Nanomaterials are defined as a new class of materials having unique physical and chemical properties. There is great interest in applying nanomaterials in different fields of medicine and industry. The potential benefit of nanomaterials in medicinal devices or drug delivery proposes new methods in diagnosis, medication, and treatment of complicated diseases such as cancers. Any nanomaterials applied as pharmaceuticals or medical devices must be assessed for potential risk for consumers before approval for prescription. Evaluation of nanomaterials interaction with blood ingredients is a part of preclinical risk assessment of newly -synthesized materials, especially for nano-sized pharmaceuticals which are intravenously administrated . Several studies have shown that the unique structure and size of the nanoparticles could lead to oxidative injury and cell toxicity in different cell cultures and also in blood cells [2-3].
Formation of reactive oxygen and nitrogen species (RONS) at levels higher than the body’s antioxidant capacity has been known as the oxidative stress. Reactive oxygen and nitrogen species are generated in the body as the result of normal metabolism and either as the result of exposure to a variety of chemicals, drugs, and pollutants. Nucleic acids, proteins, lipids are cellular macromolecules that may be harmed by RONS. Oxidative stress also involves in pathogenesis of different diseases including cancer, neurodegenerative diseases, atherosclerosis, kidney and liver damage, rheumatoid arthritis, immunological disorder, and aging [4-5].
Lipid peroxidation of polyunsaturated fatty acids leads to production of malondialdehyde (MDA) that is a useful biomarker of oxidative stress. MDA is commonly measured by the thiobarbituric acid-reactive-substances (TBARS) assay. Small thiols including tripeptide glutathione (GSH) are considered as the protective sulfhydryl antioxidants and radical scavengers. Glutathione protects sensitive thiol groups (-SH) of proteins against oxidative stress .
The RBCs are intrinsically susceptible to oxidative stress damage because of exposing to high oxygen pressure and the presence of polyunsaturated fatty acid in their cell membrane. Furthermore, RBCs do not have endoplasmic reticulum and nucleus to replace damaged proteins . Some studies have investigated the hematotoxic effects of nanoparticles on the blood cells in vivo and in vitro [8-13].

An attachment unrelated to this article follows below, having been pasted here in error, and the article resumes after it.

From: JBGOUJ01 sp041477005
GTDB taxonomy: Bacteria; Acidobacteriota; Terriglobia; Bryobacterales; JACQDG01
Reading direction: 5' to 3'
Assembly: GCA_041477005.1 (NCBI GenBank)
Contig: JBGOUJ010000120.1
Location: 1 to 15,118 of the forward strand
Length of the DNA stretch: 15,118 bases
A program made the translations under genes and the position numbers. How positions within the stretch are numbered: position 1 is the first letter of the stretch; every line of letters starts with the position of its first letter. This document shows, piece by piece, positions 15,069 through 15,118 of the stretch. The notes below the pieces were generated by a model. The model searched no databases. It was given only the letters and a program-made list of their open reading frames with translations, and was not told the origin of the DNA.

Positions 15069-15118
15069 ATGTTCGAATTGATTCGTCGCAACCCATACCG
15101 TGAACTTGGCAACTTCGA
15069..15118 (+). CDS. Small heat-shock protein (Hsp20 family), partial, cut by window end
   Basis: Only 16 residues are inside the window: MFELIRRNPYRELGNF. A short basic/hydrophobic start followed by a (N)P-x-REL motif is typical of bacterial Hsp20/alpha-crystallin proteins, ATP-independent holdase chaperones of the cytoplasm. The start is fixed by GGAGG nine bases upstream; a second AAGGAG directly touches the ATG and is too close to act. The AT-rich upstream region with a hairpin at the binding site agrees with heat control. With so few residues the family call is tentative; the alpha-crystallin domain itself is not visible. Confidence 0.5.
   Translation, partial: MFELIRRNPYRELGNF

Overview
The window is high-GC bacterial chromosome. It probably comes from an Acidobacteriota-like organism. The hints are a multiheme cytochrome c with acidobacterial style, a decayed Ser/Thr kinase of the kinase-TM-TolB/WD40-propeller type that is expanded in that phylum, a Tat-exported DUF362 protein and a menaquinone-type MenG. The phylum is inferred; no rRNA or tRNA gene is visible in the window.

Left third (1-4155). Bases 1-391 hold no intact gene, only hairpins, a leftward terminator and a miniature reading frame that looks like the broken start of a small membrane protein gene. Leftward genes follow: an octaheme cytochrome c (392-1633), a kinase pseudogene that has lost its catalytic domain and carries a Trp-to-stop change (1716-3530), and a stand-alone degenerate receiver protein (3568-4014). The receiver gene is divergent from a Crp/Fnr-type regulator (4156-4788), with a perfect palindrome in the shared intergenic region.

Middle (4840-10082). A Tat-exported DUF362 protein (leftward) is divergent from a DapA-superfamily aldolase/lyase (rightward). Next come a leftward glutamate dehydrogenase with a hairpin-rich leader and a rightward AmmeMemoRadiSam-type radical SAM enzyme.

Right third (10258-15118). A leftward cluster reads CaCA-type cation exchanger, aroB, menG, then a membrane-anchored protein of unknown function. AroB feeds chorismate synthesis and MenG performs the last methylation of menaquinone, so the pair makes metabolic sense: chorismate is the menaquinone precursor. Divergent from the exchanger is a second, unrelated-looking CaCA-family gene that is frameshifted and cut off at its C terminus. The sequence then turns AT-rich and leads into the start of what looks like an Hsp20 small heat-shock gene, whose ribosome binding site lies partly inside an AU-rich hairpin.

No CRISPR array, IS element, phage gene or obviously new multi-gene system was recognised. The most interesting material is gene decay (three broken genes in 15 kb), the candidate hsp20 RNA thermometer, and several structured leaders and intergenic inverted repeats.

Nano Fe3O4, nano ZnO, and nano SiO2 are well-known nanoparticles that have promising biomedical applications and their oxidative stress effects have been reported in different studies [9, 14-15]. Zinc nanoparticles are used in cosmetics ointment, sunscreens, food additive, antimicrobial, fungicide, UV protection coatings, and as a catalyst .SiO2 nanoparticles have found extensive applications in chemical mechanical polishing and as the additives to drugs, cosmetics, printer toners, varnishes, and food. In recent years, the use of SiO2 nanoparticles has been extended to biomedical and biotechnological fields . Fe3O4 nanoparticles have been used as the contrast agents in Magnetic resonance imaging (MRI) angiography and perfusion imaging .
In this study, the induced oxidative hematotoxic effects of different doses of nano ZnO, nano Fe3O4, and nano SiO2 have been studied on human RBC. .
MATERIAL AND METHODS
Nano particles characterization
Silicon Dioxide (SiO2) Nanopowder (99+%, 20-30 nm, amorphous) was purchased from Nanosany Corporation, Iranian Nanomaterials Pioneers Company, Mashhad, Iran. Figure 1 and Figure 2 represent transmission electron microscope (TEM) and scanning electron microscope (SEM) images of nano SiO2.
Iron Oxide (Fe3O4) Nanopowder (99+%, 20- 40 nm, spherical) was purchased from Nanosany Corporation, Iranian Nanomaterials Pioneers Company, Mashhad, Iran. Figure 3 represent the TEM image of nano Fe3O4.
The nano-zinc metal powder (99.99+%, 20-40 nm) was purchased from the Intelligent Materials Pvt. Ltd., Nanoshel LLC, Wilmington, DE, USA. Figure 4 represent transmission electron the TEM image of nano ZnO.
All the other chemicals used in this experiment were analytical grade with the highest purity .
Blood samples preparation
Blood samples were collected from healthy male volunteers in heparinized tubes and centrifuged at 3000 rpm for 25 min. Plasma and the buffy coats of blood were discarded. RBCs were washed three times with phosphate-buffered normal saline and then exposed to different concentrations (50, 100, 250 mg/ml) of nano ZnO, nano Fe3O4, and nano SiO2 before incubation at 4C° for 24h. Each experiment was performed in triplicate.
Lipid peroxidation assay
Lipid peroxidation in human erythrocytes was quantified by measuring the formation of TBARS. Erythrocytes were mixed with trichloroacetic acid 20% (1:1). Samples were centrifuged (600g×10min) and then thiobarbituric acid 15% was added to the supernatants. Finally, the samples were heated at temperature 100°c for15 min and the absorbance of the supernatant was measured at 532 nm. The quantities of TBARS were presented as the percentage of TBARS production over the control.
Quantification of intracellular GSH levels
Cellular level of reduced GSH was determined using the GSH colorimetric assay kit. This method is based on a chemical reaction between GSH and 5, 50-dithiobis (2-nitrobenzoic acid) (DTNB) that results in generating glutathione disulfide (GSSG) and-nitro-5-thiobenzoicacid, a yellow colored product. Thus, GSH concentration in a sample solution can be determined by the absorbance measurement at 412 nm .
One-way analysis of variance (ANOVA) was used to compare the results. P value greater than 0.05 was considered insignificant.
Figure 5 indicates schematic of the quantification of oxidative stress induction assay.